And boundless joy will come to you
As a prosperous future will tell.

Another, titled "Newllano" ended like this:

It seems the world is blindfolded
As yet and cannot see;
The noblest aim we have at heart,
To make men - what men should be.


Post-Colony History:  

Death: He was found one morning in May 1934, lying ill on a colony path by Peter Glavincheff, who helped him to the clinic where Dr. Kimmel diagnosed him with heart disease. He lived in the Health Home after that, where Israel Ginsberg kept a close eye on him until his death in December.

He died in December 1934 at the Llano Colony. He had suffered for many months due to kidney and heart problems, but died peacefully and to his own satisfaction, as he had frequently remarked that he was "eager to embark on the Great Venture".

His funeral was held from the health home where a group sang "Abide With Me" followed by a brief address by Professor Brown on the uncertainties of life. While the body was lowered the choir sang "Now the Day is Over".  

Sources: "Vernon Parish Democrat": April 17, 1930; "Llano Colonist" April 26, 1930; May 3, 1930; August 2, 1930; January 10, 1931; August 15, 1931; September 26, 1931; August 27, 1932; November 5, 1932; December 24, 1932; July 22, 1933; November 18, 1933; April 28, 1934; May 26, 1934; December 22, 1934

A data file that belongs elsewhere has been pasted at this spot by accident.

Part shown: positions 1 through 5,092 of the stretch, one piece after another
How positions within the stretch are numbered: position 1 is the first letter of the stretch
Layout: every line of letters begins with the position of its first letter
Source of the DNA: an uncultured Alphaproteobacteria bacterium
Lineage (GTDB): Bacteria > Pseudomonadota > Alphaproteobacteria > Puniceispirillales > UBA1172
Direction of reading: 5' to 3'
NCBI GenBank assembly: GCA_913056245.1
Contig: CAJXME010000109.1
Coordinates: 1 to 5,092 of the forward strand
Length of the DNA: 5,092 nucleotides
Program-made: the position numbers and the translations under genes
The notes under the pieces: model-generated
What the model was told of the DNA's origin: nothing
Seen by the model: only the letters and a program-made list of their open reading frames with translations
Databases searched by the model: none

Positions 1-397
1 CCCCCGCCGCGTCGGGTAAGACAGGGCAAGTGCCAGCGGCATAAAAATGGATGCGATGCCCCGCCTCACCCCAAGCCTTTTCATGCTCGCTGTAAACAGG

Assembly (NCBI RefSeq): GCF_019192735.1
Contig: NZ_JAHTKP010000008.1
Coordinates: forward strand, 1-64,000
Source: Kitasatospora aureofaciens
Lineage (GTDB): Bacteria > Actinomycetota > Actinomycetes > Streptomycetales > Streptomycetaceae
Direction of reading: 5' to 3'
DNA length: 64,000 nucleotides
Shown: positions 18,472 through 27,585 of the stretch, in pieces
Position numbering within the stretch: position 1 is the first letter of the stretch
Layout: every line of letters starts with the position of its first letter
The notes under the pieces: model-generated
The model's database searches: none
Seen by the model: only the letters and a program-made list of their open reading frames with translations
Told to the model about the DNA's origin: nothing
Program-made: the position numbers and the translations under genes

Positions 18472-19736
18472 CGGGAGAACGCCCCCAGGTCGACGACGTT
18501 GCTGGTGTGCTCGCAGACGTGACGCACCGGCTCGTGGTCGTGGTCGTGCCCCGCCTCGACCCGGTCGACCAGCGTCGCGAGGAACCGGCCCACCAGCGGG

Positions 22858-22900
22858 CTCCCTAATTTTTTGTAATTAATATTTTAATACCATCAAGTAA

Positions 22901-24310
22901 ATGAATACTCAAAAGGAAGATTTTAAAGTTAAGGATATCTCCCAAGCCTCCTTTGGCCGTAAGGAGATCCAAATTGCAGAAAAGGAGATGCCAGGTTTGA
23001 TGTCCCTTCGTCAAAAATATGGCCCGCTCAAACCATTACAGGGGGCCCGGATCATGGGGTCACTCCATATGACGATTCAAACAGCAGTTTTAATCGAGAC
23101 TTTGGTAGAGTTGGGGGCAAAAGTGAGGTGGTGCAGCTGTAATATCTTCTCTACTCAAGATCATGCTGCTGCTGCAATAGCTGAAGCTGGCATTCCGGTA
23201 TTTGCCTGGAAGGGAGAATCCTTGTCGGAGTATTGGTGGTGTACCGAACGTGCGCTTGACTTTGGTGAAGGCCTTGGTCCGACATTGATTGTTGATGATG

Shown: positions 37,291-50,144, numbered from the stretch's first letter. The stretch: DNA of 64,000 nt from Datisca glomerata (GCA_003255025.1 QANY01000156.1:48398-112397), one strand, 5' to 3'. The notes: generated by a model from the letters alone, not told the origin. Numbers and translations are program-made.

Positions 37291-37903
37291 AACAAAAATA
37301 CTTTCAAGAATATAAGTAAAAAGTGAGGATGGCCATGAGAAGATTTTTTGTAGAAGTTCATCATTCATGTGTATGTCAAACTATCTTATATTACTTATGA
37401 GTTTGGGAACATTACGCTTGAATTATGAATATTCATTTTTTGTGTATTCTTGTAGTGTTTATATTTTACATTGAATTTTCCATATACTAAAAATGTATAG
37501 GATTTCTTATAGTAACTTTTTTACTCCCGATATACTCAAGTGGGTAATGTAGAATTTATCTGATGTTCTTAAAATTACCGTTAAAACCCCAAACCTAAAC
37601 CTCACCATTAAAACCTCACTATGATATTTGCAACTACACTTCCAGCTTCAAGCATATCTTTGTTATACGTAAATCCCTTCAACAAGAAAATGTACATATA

Photo: Tobacco farmer at the New Llano Colony -- possibly DeBoer, Slaughter, or Gus Kretzschmar.  



























× Babb, A.B. Babb, Bennett Babb, Lutie Babb, Marion

Baer, Comrade

Baldwin, Rhea Mae Baldwin, Runa Baldwin, Septer

Banks, Thomas

Banta, Bondell Banta, Earl L. Banta, Elizabeth Banta, R.W.

Barrett, Jack

Bartlett, Boyd Bartlett, Ida Ann (Morris)

Barton, Dave

Bates, Charles

Bays, J.T. Bays, Lenna Bays, Leola Bays, Lillian Bays, Norman

Beals, May

Beavers, Beulah (Gaddis) Beavers, Cora Beavers, John Henry Beavers, Mabel (Synoground) Beavers, Max Beavers, William

Bell, Alma (Wilson) Bell, Harry, Jr. Bell, Harry, Sr. Bell, Ida Bell, Louise (Belorahdsky)

Belorahdsky, A. Belorahdsky, Josephine Belorahdsky, Louise Belorahdsky, Mary Belorahdsky, Rose

Bennett, Edward C. Bennett, Mrs. E.C.

Benthal, Mrs. Benthal, Truman

Benton, W.C.

Bertino, Bert Bertino, Jimmy

Besse, Anna Besse, Carl

Bickle, Mr.

Bidick, Joe

Bingham, William

Black, Charles Black, Jennie

Blacksher, Joe

Blair, Rose B.

Blank, Edwin

Bohnstedt, Ed Bohnstedt, Ida

Borello, Frank

Borgeson, Oren Borgeson, Oscar

Bosch, Earl

Bosen, W.

Boulton, Alfred

Bowers, George B.

Bowling, Frank

Boyce, Vernon

Boydelatour, Charles

Bradshaw, Annette (Emry) Bradshaw, Carl Bradshaw, Carolyn Bradshaw, Madeline Bradshaw, Myrtle (Kemp) Bradshaw, Nellie (Kemp) Bradshaw, Paul Bradshaw, Ray Bradshaw, Verda Bradshaw, W.E.